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The Final Battle, Part 3

Heroes Remember

The Final Battle, Part 3

We ended up at a gully and some of the fellows started up and the Japanese were already there below us at Stanley Gap, this is just above Wong Nai Chong Gap and they were nowhere near Stanley where the rifles were but this is a spot called Stanley Gap and it was a British anti-aircraft position. Earl Till and I, Earl was my number... I took a Bren gun over. Earl Till and I were on, it was a half circle, a half moon shaped ridge, crest and Earl Till and I were on one edge and Osbourne where he was with the other gun were on the other corner, other end of the ridge. And we heard the grenades, and one thing I missed, when somebody yelled “Grenades!” everybody ducked and I pulled my helmet over my head and number two on a Bren gun lays on his back and puts the magazines on, on the Bren gun. And I heard Till give a groan and a grenade went off and Earl Till gave a groan and I said, “Till, what's wrong?” He said, “I think I'm hit!” And he had a hunk of a grenade go in his stomach. Well, we put his field dressing kit on it as best we could and by this time we had no more Bren gun ammunition, it was all gone. And very little rifle ammunition and Major Gresham I guess with the number of wounded we had figured discretion was the better part of valor, some of them wanted him to wait until dark, complete dark and we would get out and he said, “No, if we do that we're going to have to leave those wounded,” because they couldn't walk. And Major Gresham walked up the ridge waving his white hankie and they shot him, killed him and it wasn't long after that, I guess they realized they come around and disarmed us and took us prisoner.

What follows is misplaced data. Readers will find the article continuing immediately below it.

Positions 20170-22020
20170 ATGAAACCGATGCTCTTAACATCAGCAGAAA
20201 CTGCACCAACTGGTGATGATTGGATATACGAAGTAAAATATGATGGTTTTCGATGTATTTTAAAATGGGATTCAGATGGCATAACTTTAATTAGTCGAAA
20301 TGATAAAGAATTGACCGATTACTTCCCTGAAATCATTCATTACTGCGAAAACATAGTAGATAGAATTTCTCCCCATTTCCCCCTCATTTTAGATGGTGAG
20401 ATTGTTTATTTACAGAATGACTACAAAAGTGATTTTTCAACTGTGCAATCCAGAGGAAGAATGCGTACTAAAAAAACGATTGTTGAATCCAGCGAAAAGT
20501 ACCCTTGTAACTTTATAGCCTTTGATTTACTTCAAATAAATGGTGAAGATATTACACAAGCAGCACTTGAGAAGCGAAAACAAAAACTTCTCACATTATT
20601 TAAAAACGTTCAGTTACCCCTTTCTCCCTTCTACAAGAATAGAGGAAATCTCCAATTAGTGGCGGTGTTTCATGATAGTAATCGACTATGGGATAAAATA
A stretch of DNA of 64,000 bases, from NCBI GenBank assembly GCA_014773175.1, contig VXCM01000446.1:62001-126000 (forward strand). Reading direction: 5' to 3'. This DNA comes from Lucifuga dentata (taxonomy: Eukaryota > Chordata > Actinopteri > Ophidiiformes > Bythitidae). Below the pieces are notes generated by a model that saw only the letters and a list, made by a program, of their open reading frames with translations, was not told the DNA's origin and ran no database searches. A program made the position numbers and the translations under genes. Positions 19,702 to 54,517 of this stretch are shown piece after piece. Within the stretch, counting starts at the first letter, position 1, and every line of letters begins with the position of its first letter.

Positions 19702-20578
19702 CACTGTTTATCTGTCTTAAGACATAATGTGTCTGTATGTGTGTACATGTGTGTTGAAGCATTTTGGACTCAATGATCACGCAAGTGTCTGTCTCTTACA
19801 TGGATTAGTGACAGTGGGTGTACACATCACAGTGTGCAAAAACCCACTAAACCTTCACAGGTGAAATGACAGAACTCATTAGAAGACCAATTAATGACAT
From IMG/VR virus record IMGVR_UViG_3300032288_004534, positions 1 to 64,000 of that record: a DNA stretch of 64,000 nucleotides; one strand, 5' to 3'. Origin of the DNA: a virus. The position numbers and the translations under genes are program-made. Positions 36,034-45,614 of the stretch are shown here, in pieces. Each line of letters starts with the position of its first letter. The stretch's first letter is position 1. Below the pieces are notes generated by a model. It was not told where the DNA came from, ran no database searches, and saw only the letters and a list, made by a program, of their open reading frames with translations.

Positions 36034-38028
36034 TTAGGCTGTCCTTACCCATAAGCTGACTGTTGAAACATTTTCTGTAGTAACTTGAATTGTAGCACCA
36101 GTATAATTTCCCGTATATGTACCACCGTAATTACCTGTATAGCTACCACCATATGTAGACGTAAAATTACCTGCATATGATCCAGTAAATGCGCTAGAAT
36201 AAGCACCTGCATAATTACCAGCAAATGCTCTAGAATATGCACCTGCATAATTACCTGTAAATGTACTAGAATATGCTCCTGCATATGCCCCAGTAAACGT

Mr. Atkinson describes being attacked at a defensive position on the Stanley Reservoir. Because of his unit's mounting casualties, his officer decides to surrender. He is shot to death despite showing the white flag of surrender.

Harold Atkinson

Harold Atkinson was born on February 14, 1922 in Selkirk, Manitoba. He had three siblings. His father, a First World War Veteran, died when he was nine. His family lived on relief, seven dollars a week, and he helped by delivering papers. He finished grade nine, and then in 1940 enlisted. Mr. Atkinson was eighteen when he joined the Winnipeg Grenadiers. He served in Jamaica, guarding German and Italian nationals at an internment camp. He returned to Canada and then went to Hong Kong with his unit. Mr. Atkinson fought against and was taken prisoner by the Japanese. As a prisoner, he heard several comrades bayoneted to death. Mr. Atkinson worked at Kai Tak airport and in North Point Camp's diphtheria ward. In Omini, Japan he worked as a stevedore at the shipyard. When the war ended, Mr. Atkinson was fortunate enough to be flown home.

Meta Data
Veterans Affairs Canada
Person Interviewed:
Harold Atkinson
War, Conflict or Mission:
Second World War
Hong Kong
Winnipeg Grenadiers
Machine Gunner

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